The state of Pennsylvania notifies motorists through mail about traffic violations they have committed in advance of corrective action. However, it is possible that a driver does not remember the supposed violation or anything related to it. If you have serious doubts that you are guilty of a traffic offense, someone may have stolen your identity.
With the widespread use of the internet for online transactions, identity thieves may find and steal a person’s personal information. They might even make a fraudulent driving license with the name and contact information of the identity victim and could give out this information during a traffic stop.
Taking steps to clear your name
Traffic violations place points on your record. With enough points, the state will suspend your driving privileges. Traffic offenses can even lead to jail time. These are enough reasons to clear your record of any violation you did not commit.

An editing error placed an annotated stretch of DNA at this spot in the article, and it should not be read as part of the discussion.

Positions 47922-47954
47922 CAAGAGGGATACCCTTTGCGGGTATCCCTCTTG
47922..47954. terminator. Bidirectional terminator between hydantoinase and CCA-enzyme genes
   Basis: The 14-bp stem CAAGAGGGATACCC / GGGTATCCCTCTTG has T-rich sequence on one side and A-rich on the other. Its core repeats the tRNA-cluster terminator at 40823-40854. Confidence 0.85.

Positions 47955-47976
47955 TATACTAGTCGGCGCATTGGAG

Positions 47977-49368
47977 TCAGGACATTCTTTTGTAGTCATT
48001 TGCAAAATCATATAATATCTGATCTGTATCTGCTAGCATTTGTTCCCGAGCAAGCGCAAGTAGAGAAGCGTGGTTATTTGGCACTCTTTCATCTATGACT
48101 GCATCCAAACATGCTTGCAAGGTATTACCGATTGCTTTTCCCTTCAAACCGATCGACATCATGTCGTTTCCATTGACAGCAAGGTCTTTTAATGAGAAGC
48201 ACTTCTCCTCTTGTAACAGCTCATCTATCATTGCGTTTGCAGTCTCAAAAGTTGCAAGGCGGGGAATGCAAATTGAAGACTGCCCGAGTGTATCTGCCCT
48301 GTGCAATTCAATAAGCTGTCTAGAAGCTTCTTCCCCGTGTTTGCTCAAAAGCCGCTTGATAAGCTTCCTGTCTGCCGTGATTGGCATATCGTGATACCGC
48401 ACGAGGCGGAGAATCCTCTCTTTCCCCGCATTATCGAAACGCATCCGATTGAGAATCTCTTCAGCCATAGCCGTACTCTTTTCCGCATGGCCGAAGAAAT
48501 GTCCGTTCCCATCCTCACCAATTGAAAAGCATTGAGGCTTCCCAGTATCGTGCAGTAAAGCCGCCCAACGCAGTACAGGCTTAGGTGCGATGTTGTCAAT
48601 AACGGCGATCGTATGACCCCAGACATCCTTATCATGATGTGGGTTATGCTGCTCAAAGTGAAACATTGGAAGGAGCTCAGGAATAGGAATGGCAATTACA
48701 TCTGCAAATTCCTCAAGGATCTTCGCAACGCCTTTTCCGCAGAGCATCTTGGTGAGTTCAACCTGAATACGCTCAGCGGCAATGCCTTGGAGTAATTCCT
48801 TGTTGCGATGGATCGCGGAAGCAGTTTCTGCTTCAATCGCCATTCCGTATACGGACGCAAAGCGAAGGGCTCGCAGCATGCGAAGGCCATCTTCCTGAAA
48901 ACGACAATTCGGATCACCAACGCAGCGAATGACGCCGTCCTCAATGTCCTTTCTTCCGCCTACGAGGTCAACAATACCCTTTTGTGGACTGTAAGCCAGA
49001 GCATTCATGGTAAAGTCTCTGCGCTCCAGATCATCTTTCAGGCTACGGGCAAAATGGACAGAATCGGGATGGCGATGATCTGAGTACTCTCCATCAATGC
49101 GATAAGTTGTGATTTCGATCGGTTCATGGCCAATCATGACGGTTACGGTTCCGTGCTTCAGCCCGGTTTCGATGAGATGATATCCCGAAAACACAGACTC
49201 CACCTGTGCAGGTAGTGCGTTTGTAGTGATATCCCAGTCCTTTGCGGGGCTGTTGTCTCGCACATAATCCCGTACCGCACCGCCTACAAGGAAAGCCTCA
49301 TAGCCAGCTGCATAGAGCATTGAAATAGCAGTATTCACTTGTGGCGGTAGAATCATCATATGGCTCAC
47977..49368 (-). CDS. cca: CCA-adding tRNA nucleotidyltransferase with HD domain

According to the Pennsylvania Department of Transportation site, you should make contact with the police office or the jurisdiction which created the citation. You will probably reach out to the court that oversees the violation to ask for a hearing to establish that you are not the defendant who committed the violation.
When the state corrects your record
It is important for a court to send documents to PennDOT that explain that you are not the correct defendant cited in the violation since PennDOT cannot establish guilt or innocence on its own. After receiving the court documents, PennDOT will review your record and update it as needed.
Given that you will likely need court action to make the case that you are the subject of identity theft, it is important to know your legal options before a hearing. Removing wrongful points from your record can be well worth it.